Nearly four months ago, wearied and frustrated , Rodney F. Page bid what he said was his final farewell to the Fairfax County School Board and resigned his post as chairman. At the time, Page insisted he did not anticipate returning to the board.
The brief hiatus is over. Next week, Page returns to the board, reluctantly, as its first official tie-break. The board now has 10 members; the tie-breaker post brings it to 11 members.
"I think the whole idea is an irresponsible one," Page said after his appointment last week by the Board of Supervisors. "The only reason I took the job was to keep the position from being abused. It's absolutely absurd to think that you could turn over controversial and crucial issues to an 11th person who comes in out of the blue. . . I am as capable as anyone because I know most of the issues facing the board."
But, Page added, "inherent to the whole thing, is that the person who holds the position cannot do a good job."
Page's appointment was announced last week after warnings from the county attorney that if the board did not act by Oct. 1, they would be in violation of a recently passed state law requiring all public school boards to have a tie-breaker.
"It took us about one second to make the decision," said Supervisor Nancy Falck (R-Dranesville), who is a former school board member. "Nobody really wanted to have a tie-breaker, but if there had to be one, Page was the most appropriate choice."
As a tie-breaker, Page will be required to cast the deciding vote on issues the board cannot resolve.
The response to Page's appointment was double-edged. Most county and school officials lauded the appointment, but, like Page, protested the need and logic of the position.
"We don't need a tie-breaker in Fairfax. We don't have many tie votes, and when there is one, the motion is considered failed," said School Board Toni M. Carney, who represents the Springfield District. "Therefore, the idea that the board might be blocked from acting because of a lack of consensus just is not valid."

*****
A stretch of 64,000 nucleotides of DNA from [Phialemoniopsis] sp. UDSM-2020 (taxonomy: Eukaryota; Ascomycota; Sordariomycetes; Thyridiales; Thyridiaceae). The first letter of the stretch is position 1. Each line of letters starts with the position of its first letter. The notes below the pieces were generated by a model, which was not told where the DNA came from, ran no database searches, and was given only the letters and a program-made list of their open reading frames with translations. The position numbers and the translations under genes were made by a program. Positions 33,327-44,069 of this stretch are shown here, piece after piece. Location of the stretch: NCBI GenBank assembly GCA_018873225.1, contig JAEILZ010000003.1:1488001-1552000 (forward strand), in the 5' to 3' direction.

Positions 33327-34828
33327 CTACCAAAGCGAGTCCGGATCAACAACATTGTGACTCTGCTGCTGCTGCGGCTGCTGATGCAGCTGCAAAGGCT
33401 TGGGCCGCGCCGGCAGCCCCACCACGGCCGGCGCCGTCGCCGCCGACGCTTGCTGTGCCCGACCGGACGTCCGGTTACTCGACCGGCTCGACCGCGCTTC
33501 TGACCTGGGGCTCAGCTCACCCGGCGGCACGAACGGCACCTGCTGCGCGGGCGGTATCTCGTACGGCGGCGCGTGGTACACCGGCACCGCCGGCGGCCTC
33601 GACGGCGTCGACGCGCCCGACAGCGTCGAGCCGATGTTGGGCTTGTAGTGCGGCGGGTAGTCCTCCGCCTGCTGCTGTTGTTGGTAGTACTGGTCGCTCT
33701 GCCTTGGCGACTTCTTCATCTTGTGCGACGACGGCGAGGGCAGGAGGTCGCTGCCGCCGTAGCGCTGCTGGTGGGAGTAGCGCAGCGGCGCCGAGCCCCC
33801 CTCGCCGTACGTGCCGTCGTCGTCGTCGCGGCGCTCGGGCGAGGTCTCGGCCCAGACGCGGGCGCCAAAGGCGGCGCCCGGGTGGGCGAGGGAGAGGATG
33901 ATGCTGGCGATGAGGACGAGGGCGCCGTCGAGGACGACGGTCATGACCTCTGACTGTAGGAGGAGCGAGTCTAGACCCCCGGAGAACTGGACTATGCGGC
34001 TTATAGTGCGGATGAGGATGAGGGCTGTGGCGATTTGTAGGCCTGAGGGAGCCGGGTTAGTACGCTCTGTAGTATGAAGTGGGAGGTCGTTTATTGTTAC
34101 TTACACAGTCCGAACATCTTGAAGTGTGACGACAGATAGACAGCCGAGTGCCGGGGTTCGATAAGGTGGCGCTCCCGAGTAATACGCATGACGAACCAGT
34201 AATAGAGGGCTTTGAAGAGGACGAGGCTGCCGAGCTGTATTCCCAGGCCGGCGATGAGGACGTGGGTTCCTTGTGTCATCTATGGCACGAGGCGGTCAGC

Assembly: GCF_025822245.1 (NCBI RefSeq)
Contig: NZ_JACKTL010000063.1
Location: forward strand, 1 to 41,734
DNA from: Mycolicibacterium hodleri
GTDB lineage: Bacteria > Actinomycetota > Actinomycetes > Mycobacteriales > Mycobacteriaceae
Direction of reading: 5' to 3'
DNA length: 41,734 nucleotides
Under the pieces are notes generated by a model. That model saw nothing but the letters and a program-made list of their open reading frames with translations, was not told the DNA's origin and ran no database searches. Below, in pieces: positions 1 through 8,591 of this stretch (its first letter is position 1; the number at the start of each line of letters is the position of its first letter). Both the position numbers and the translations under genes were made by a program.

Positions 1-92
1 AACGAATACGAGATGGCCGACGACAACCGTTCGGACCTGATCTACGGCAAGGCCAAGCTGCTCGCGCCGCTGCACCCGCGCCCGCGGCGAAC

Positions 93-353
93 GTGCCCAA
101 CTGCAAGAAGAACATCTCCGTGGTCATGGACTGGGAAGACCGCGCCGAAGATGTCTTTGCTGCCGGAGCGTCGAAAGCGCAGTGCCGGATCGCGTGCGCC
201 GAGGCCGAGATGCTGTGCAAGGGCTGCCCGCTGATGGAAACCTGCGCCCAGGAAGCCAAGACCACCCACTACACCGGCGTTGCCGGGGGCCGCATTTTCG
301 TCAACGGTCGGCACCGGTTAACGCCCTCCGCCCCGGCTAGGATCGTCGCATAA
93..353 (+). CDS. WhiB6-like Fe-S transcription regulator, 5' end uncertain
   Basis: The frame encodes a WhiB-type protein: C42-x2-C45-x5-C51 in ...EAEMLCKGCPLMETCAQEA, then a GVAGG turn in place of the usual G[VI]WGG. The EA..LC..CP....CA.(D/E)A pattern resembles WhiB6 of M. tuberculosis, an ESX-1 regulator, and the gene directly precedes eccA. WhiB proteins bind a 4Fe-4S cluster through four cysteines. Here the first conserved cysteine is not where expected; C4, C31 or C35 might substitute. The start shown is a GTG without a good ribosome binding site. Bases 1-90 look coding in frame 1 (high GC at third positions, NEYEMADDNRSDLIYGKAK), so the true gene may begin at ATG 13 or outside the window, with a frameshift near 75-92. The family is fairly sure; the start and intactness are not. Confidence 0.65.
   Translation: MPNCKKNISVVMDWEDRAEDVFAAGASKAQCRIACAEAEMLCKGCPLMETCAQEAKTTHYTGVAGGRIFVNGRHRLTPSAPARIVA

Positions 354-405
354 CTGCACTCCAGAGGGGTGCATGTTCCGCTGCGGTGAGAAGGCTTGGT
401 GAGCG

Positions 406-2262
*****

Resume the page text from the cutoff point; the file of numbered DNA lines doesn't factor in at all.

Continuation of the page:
County and school officials say the school board and the supervisors have gone on record opposing the saw and are working to obviate the need to ever use Page in his new capacity. Already, Northern Virginia representatives to the General Assembly are planning to jseek an amendment that would allow the tie-breaker to be optional.
Fairfax officials had asked state Attorney General J. Marshall Coleman to rule on the legality of the law, and this week Coleman's office informed them that the laws was constitutional.
School board officials said they objected to the law on numerous grounds.
"The law is full of problems," contended Carney. "There are really no set procedures. There are no provisions in the tie-breaker package requiring the tie-breaker to attend all the meetings, so how do you keep the person current and well-informed?
"In effect, the tie-breaker becomes a super board member holding the critical vote -- the last vote. I just don't see how this could possibly be constitutional."
Page said he plans neither to attend every meeting, nor to be on call.
"I have absolutely no intention of running down to every meeting and I don't plan to be at the beck-and-call of the board. Those are the reasons I resigned in the first place," Page said.